Workshop Re-Ignites Journalists To Inspired Storytelling

Steve Rhodes explains how to have "Fun in the dark: edit with style AND substance." Photograph by Monica Hanson
Steve Rhodes explains how to have "Fun in the dark: edit with style AND substance." Photograph by Monica Hanson

By Lindsey Seavert 

SAINT PAUL, MN (September 15, 2013) – Broadcast journalists from across the country set aside competition, headlines and deadlines to find common ground in mid-September, re-igniting and celebrating passion for their craft in the Twin Cities market.

More than 150 journalists gathered at the Science Museum of Minnesota, September 13-15, for the second annual Ignite Your Passion: Next Generation Video Storytelling Workshop.

The workshop is cosponsored by the Gannett Foundation, KARE11, KUSA-TV, WUSA-TV, and the National Press Photographers Foundation, and drew dozens more journalists in the second year of the event.

“I’m excited to see the enthusiasm for bettering our industry. Participants came from every corner of the country, including Canada,” said Jane Helmke, News Director of KARE11.

The weekend kicked off with keynote speaker Al Tompkins, Senior Faculty for Broadcast and Online at the Poynter Institute, and author of “Aim for the Heart,” a widely used textbook about multimedia storytelling. He reminded a packed auditorium why journalism still matters in the age of Facebook, Twitter, Tumblr and Instagram.

“Seeing might be believing, but believing isn't just seeing. To truly understand, we need journalists,” said Tompkins. “Journalists try to inspire our audiences to be better than they are.”

Tompkins, along with KARE11 Social Media Manager Bea Chang, showed journalists how to use social media to better serve their audience, creating new content and engaging followers. For example, Chang said 90 percent of journalists' social media should engage the audience and 10 percent should create new content. Ideally, for maximum engagement, Tompkins recommended journalists respond to followers and add value to the conversation.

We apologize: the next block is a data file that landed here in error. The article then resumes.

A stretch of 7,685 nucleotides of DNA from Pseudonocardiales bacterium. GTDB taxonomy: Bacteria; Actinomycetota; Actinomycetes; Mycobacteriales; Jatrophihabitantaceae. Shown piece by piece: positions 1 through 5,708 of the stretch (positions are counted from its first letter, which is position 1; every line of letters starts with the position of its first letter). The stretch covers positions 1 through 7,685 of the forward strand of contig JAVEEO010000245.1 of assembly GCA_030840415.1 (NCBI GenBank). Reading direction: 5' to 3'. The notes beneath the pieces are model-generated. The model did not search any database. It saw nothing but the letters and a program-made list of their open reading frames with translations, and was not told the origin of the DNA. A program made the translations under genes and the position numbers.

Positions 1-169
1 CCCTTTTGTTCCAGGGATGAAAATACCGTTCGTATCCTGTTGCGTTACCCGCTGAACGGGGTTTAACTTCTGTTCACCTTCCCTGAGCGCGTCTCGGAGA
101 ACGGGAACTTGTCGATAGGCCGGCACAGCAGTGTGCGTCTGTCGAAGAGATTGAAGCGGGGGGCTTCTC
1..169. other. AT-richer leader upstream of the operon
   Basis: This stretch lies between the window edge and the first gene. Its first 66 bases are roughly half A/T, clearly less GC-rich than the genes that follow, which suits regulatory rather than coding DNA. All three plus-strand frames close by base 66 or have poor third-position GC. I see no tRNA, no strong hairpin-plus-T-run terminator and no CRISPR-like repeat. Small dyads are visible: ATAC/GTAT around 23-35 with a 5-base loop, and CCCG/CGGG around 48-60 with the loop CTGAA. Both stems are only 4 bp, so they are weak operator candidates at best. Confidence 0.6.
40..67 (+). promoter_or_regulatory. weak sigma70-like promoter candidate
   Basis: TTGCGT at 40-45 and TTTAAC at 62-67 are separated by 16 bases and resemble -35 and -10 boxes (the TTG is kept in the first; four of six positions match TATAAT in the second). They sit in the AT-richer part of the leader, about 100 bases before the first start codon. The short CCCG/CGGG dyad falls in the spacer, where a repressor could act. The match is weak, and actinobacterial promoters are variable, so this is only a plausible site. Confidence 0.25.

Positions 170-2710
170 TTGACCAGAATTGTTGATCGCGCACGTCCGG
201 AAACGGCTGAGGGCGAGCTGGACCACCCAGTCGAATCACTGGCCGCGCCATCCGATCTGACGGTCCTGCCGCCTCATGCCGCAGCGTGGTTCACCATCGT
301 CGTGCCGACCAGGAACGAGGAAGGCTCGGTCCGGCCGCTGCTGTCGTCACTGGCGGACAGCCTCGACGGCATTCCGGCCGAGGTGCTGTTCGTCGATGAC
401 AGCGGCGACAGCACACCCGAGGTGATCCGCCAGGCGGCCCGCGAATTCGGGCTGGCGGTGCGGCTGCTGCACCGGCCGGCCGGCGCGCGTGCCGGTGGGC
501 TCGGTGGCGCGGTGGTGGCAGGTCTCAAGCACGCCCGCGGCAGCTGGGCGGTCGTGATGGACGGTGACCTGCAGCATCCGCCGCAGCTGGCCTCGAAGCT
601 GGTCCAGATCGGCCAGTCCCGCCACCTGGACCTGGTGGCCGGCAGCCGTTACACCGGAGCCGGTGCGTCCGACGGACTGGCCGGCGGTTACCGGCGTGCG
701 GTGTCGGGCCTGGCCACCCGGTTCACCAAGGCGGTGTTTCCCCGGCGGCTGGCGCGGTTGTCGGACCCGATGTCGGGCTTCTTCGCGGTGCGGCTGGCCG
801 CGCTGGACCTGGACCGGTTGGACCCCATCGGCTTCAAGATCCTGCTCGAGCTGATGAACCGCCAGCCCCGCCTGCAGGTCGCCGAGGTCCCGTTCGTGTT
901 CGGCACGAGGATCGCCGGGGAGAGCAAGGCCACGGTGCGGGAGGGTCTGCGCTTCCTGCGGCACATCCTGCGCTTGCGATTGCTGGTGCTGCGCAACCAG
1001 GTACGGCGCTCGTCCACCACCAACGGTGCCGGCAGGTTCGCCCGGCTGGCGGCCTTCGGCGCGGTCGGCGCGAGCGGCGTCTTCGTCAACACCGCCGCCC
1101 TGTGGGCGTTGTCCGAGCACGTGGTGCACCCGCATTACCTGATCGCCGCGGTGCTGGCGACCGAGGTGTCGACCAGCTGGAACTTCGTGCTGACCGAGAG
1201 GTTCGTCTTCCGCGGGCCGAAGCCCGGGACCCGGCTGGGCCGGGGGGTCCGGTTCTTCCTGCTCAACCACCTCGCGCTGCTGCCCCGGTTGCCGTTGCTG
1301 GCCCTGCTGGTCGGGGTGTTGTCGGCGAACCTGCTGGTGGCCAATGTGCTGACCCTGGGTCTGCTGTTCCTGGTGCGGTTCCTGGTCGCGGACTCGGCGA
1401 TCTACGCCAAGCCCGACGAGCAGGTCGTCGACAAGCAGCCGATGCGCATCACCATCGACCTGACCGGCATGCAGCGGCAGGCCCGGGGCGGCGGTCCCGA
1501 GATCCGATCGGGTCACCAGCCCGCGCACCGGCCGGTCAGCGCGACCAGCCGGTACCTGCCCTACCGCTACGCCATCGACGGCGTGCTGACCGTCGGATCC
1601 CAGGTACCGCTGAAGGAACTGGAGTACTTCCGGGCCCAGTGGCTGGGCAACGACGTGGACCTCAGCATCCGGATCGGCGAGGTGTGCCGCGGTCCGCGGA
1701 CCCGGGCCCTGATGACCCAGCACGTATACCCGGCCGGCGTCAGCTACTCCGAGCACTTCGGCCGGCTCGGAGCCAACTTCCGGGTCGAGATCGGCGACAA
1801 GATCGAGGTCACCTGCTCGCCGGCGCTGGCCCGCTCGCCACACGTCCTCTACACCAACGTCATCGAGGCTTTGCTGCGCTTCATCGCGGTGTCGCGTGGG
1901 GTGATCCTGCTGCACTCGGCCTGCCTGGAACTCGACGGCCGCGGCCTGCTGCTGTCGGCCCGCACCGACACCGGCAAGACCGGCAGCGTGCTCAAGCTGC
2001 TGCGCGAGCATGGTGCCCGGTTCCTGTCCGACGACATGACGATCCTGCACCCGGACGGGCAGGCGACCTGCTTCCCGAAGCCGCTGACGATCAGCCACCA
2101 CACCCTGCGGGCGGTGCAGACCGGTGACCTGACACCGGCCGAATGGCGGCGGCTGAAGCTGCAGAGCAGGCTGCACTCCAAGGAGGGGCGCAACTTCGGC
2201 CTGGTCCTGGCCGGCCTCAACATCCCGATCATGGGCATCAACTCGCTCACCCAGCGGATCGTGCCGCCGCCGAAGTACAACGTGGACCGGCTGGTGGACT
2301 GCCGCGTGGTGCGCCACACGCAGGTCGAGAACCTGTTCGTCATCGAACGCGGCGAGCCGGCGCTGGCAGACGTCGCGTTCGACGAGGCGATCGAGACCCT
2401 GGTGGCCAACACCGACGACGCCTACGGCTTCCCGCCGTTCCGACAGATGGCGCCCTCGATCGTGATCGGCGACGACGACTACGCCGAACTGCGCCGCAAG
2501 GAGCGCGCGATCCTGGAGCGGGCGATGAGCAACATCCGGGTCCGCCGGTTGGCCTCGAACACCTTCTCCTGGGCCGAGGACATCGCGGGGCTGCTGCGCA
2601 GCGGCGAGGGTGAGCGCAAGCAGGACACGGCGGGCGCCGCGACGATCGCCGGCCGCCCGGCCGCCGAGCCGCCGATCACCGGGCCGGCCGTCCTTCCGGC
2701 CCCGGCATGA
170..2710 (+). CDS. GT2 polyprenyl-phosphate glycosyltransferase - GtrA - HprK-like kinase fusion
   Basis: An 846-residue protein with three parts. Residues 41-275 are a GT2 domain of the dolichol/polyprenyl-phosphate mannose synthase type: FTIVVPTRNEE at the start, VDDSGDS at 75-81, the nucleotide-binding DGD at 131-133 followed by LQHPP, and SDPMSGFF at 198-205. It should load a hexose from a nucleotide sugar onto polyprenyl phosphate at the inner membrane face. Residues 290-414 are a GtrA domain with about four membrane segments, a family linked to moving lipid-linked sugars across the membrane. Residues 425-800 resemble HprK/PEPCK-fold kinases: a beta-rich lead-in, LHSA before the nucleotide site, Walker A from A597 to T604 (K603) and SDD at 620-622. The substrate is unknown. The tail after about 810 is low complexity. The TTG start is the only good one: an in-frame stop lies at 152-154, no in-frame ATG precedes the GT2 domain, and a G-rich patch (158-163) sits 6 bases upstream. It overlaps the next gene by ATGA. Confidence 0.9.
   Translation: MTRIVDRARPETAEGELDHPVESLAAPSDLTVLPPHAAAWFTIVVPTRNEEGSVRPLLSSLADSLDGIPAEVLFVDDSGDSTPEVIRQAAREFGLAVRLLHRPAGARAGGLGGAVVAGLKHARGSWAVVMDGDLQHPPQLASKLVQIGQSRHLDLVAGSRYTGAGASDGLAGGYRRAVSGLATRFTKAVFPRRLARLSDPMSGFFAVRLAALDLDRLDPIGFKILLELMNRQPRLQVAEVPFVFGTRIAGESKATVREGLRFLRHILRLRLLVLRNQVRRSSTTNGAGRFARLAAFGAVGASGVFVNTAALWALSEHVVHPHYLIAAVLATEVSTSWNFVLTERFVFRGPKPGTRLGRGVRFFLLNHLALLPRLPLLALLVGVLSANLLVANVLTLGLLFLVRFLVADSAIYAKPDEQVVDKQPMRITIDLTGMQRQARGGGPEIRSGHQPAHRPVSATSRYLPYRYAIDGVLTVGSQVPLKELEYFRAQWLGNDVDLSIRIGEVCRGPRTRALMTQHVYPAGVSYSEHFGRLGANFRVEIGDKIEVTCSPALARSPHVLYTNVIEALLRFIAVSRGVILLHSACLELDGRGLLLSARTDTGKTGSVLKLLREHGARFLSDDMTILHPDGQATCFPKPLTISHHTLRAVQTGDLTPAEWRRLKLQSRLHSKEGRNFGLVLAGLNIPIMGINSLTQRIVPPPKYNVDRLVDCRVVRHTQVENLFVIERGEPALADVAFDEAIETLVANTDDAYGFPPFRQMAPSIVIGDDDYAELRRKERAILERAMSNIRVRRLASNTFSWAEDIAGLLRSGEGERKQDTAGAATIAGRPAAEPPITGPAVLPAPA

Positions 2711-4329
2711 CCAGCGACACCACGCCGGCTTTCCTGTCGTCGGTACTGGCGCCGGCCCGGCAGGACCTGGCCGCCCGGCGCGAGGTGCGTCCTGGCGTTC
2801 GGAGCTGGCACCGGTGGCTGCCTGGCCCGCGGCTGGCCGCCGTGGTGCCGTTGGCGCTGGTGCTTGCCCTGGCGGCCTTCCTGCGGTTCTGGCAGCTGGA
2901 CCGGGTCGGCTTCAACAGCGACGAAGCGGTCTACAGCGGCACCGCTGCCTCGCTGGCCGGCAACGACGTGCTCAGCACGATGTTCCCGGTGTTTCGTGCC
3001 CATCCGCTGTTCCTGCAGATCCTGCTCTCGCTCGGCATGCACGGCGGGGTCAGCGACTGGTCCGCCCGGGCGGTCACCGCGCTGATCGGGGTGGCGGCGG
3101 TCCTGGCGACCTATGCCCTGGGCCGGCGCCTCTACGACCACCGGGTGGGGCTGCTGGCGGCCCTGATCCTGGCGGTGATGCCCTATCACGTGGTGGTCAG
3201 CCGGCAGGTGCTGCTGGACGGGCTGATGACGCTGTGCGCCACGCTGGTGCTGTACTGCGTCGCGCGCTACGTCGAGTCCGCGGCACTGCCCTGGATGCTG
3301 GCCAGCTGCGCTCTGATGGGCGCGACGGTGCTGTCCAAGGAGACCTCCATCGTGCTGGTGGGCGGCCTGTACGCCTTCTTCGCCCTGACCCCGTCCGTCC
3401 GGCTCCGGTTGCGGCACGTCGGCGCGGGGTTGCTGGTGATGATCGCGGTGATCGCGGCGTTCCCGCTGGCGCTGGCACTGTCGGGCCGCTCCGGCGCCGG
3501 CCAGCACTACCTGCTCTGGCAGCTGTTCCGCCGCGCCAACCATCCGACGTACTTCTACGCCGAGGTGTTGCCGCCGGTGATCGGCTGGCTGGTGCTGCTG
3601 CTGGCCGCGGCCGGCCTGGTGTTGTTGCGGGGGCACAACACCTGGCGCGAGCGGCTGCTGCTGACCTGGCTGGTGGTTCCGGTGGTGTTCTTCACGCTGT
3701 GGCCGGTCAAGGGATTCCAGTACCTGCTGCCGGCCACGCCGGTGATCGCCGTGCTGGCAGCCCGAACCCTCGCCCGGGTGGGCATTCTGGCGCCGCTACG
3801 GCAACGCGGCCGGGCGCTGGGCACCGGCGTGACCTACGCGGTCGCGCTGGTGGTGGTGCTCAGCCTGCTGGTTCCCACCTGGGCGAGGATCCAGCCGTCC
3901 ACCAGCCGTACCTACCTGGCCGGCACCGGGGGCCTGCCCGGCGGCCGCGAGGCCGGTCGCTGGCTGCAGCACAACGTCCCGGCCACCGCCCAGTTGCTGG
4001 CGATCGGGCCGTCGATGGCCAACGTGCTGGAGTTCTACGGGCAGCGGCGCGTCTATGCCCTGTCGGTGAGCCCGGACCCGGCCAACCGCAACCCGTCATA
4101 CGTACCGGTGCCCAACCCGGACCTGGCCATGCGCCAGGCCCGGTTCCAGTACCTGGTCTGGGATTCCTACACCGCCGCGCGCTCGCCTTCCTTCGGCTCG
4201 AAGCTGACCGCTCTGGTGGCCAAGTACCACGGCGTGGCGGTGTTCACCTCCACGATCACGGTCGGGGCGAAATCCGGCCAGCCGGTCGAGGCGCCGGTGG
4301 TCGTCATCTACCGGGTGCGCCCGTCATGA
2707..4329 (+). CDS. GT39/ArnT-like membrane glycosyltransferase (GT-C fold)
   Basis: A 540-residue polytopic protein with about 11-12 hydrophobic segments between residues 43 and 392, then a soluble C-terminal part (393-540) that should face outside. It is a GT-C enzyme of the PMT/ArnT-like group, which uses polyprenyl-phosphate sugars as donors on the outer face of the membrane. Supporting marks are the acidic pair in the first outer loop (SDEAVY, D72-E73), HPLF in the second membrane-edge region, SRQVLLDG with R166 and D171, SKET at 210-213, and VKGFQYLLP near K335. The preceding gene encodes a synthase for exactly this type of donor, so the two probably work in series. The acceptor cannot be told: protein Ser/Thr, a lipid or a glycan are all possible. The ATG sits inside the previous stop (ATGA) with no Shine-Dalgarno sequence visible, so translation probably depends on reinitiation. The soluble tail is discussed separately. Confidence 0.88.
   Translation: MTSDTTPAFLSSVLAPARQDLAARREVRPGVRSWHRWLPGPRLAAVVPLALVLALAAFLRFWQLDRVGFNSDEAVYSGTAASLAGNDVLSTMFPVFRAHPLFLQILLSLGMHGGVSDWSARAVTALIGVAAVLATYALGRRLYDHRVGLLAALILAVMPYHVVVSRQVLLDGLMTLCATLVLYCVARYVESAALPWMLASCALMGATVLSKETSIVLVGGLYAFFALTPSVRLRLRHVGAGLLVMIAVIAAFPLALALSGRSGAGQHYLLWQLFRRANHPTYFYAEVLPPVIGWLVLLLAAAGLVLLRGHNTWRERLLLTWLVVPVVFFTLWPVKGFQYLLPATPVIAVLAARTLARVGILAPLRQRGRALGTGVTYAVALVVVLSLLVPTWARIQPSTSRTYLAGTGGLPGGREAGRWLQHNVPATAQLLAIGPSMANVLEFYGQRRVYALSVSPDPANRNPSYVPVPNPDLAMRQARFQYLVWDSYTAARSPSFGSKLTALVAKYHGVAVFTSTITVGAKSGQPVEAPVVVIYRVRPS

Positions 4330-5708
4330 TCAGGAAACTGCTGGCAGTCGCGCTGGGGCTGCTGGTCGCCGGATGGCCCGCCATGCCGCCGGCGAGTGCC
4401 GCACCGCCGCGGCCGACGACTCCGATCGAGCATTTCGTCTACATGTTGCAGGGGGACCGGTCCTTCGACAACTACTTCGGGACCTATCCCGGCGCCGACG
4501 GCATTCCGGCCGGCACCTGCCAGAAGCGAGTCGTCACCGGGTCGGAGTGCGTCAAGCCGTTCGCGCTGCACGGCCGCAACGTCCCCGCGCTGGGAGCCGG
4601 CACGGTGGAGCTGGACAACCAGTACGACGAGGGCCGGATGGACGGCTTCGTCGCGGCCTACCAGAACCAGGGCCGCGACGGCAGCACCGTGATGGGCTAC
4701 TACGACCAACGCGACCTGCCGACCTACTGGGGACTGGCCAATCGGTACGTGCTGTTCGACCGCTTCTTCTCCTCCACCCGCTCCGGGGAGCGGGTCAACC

The workshop was the vision and brainchild of KARE11 photographer Bill Middeke, who found himself traveling to other cities for journalism workshops. He asked Helmke if he could build the same continuing education in his backyard.

“There are a lot of people out there who have lot of passion for storytelling, it’s important to keep people interested or it will be lost and forgotten,” said Middeke.

Reporter John Sharify and photojournalist Doug Burgess, a storytelling duo from KING-TV in Seattle, discussed how focus and theme are just as paramount in stories as crafting a beginning, middle, and end.

Reporter Boyd Huppert and photographer Jonathan Malat, known for their “Land of 10,000 Stories” series at KARE11, used their expertise to show fellow journalists how to create a storytelling experience.

“This has been a progression over my career,” said Malat. “You take one thing away you learn this week, and master that. Then you will have two things, three things, 60 things, 100 things, and you are on your way.”

Huppert encouraged journalists to improve writing by letting subjects convey emotion, and finding power in details.

“I hope people take away that great storytelling and great photojournalism is still alive and well in American newsrooms, and it’s up to all us to make sure that craft flourishes,” said Huppert.

In addition, multimedia journalist Dave Delozier of KUSA-TV in Denver shared how he evokes emotion from interviews. And photojournalist Steve Rhodes of WTHR-TV detailed secrets of powerful editing.

“I’ve been to more workshops than a lot of you have birthdays, and each time I take away things,” said Mike Borland, NPPA president. “Don’t worry about learning it all at one time. Pick a few things and carry that with you.”

The knowledge inspired both seasoned journalists and new journalists getting into the business.

“I’m always looking for new tricks of the trade. When you stop learning that is when you are not challenging yourself, and work gets boring,” said Rachel Slavik, a reporter at WCCO-TV.

Elsa Robins, a reporter who is just four months into her job at The Northland’s NewsCenter in Duluth, said the education offered an extra edge as she begins her career.

“It’s so rewarding to getting tips from the best journalists throughout the country,” said Robins. “It helps me get to the next level and motivates me to want to make my stories more appealing and more engaging to my viewers.”

If you missed the workshop, mark your calendars for the same weekend next year. With the success shown in the first two years, the Ignite Your Passion workshop will likely become an annual event.

Follow the workshop's updates on Twitter at @IYPWorkshop.

Below, from left: Dave Delozier, KUSA. Jonathan Malat, KARE. Boyd Huppert, KARE. Bea Chang, KARE. John Sharify, KING. Al Tompkins, Poynter Institute. Bill Middeke, KARE. Jim Brown, Indiana University School of Journalism. Steve Rhodes, WTHR. Jeff Wiltgen, KARE. Photograph by Jason Steussy